Negative (Present)よくなかったよくなかったですWas not good

Making it a casual form is easier; simply remove the です and leave it as it is. However, note that this only applies when the adjective is put at the end of the sentence.

A lot of Japanese people will even shorten the adjective and omit the . For example, when talking with friends in a good mood, people will say すげー instead of すごい to express something amazing, or うまー instead of うまい to compliment a very delicious meal.

japanese na adjective

な-adjectives in Japanese

Unlike い-adjectives, you can’t modify conjugations in な-adjectives directly to express tense or form. Instead, think of them as nouns (although they’re not, so be careful). This is because the way you modify its value is the same as how you would with nouns. What you want to do instead is to change the auxiliary verb of the whole sentence or phrase:です、ではありません、 でした or ではありませんでした.

The way you can identify a な-adjective is by looking at the particle attached to it: な. For example, 元気人・げんき人, which means a healthy (or happy, depending on the context) person. A lot of people find な-adjectives to be easier to learn because of their simple (and easy modification) rule.

Like い-adjectives, you can put a  な-adjective before a noun. When you do so, the adjective-noun combination becomes the subject.

Adjective + + Noun + です | ではありません | でした | ではありませんでした

You can also put a な-adjective at the end of a sentence. When that happens, the form is like this:

Adjective + です | ではありません | でした | ではありませんでした

In this case, we’ll be using the example 元気, which means happy or healthy. Briefly, this is how you will transform an な-adjective into different tenses and forms.

Present Tense for Na-adjectives

The most basic form of な-adjectives — meaning, positive value in the present tense — is followed by the auxiliary verb of です (polite) or だ (casual). Keep in mind that, similar to い-adjectives, present and future tense uses the same form. To describe a noun, you need to put the particle な in the middle of the adjective and the noun (hence, it’s called na-adjective). Take a look at the example below.

Positive (Present)元気だげんきだHealthy; lively
Negative (Present)元気じゃないげんきじゃないNot healthy; lively
Positive (Past)元気だったげんきだったWas healthy; lively
Negative (Present)元気じゃなかったげんきじゃなかったWas not healthy; lively

The person I like is Tanaka-san.

As we mentioned before, the conjugation rules for な-adjectives are the same as nouns, so even when the adjective is put at the end of the sentence, you will still use だ.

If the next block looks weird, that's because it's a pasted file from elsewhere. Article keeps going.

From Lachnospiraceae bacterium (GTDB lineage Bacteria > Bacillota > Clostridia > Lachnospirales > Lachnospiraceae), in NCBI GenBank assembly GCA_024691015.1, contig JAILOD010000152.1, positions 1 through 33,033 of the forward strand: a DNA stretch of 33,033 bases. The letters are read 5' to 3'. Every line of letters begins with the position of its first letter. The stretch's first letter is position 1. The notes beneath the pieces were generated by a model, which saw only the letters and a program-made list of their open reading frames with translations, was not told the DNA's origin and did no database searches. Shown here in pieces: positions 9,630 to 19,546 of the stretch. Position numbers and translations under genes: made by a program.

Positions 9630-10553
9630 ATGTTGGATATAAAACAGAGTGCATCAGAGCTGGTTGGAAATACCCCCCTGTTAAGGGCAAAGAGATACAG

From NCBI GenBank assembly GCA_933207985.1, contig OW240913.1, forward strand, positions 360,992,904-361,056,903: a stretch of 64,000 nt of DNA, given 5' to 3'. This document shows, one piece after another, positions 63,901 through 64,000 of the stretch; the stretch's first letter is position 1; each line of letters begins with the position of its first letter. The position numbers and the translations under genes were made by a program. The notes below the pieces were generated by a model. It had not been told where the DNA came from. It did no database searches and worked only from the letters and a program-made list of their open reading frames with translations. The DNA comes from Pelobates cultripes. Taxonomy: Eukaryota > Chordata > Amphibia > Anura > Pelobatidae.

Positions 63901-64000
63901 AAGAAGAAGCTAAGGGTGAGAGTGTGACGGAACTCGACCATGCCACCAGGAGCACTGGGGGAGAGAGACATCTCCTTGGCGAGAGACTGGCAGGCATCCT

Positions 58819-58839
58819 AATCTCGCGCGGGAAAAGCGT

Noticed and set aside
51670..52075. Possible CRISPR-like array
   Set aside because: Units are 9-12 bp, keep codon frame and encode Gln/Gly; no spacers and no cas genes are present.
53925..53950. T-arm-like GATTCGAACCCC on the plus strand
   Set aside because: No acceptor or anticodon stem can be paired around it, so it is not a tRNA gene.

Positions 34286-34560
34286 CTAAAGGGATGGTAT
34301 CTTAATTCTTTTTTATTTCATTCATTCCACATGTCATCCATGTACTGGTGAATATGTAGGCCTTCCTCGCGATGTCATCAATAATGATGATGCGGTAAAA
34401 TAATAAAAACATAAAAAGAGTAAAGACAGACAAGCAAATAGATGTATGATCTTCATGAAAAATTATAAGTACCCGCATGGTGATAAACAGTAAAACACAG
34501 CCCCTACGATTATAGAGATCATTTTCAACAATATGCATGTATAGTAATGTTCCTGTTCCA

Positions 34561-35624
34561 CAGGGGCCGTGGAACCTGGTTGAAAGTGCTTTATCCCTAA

I like Tanaka-san.

Negative (Present) Tense for Na-adjectives

Similarly, too conjugate the auxiliary verb to get to the negative form for な-adjective, add 〜じゃありません. You can also use 〜ではありません that has the same meaning (negative value), but sounds more polite and is usually used in written Japanese.

To make it casual, you can shorten it into 〜じゃない or 〜ではない.

That waiter is not kind to guests.

Because I don’t sing so much, I’m not good at karaoke.

You can also put a negative な-adjective before a noun.

Unhealthy people are not allowed to enter the cafe.

Past Tense for Na-adjectives

To indicate that something was true before (and is not now), you will need to add だった (casual) or でした (polite) at the end of the sentence or phrase with a な-adjective.

That person was once a famous singer.

When I was a kid, I hated taking a bath.

Negative (Past) Tense for Na-adjectives

As with previous Japanese adjective modification, to make a Na-adjective negative and in the past tense, simple add じゃありませんでした or ではありませんでした

You can make it more casual by just transforming the auxiliary verb like this:

じゃありませんでした  → じゃなかった
ではありませんでした → ではなかった

This town wasn’t peaceful (before).

Before the renovation, the hotel wasn’t pretty.

Casual Form for Na-adjectives

We’ve touched up how to change polite forms to casual forms for な-adjective, but we’ve made a table to sum it all up.

FormCasual FormPolite Form
Positive (Present)元気だ元気です
Negative (Present)元気じゃない元気じゃありません
Positive (Past)元気だった元気でした
Negative (Present)元気じゃなかった元気じゃありませんでした

Exceptions and What You Need to Know for Na-adjectives

You can immediately modify な-adjectives into a negative value, past tense — or both and join it with a noun. However, keep in mind that this is only applicable if you use casual auxiliary verbs.

Here are a few examples:

Genki ja nai hito. (Correct)

Genki ja arimasen hito. (Wrong)

Genki datta hito. (Correct)

Genki deshita hito. (Wrong)

Another thing to keep in mind is an exception: the Japanese adjective おなじ・同じ. Even though it is technically a な-adjective, you will have to remove the な when you combine it with a noun.

You are as tall as I am.



Learning to modify and use Japanese adjectives might seem tedious, but a few exceptions and grammar notes still make it a tricky thing to tackle. When you want to use Japanese adjectives to color your sentences, be careful not to treat い-adjectives and な-adjectives the same way.

What’s next after learning Japanese adjectives? Make your conversation more interesting and descriptive by taking look at our guide to top basic Japanese adverbs you need to know.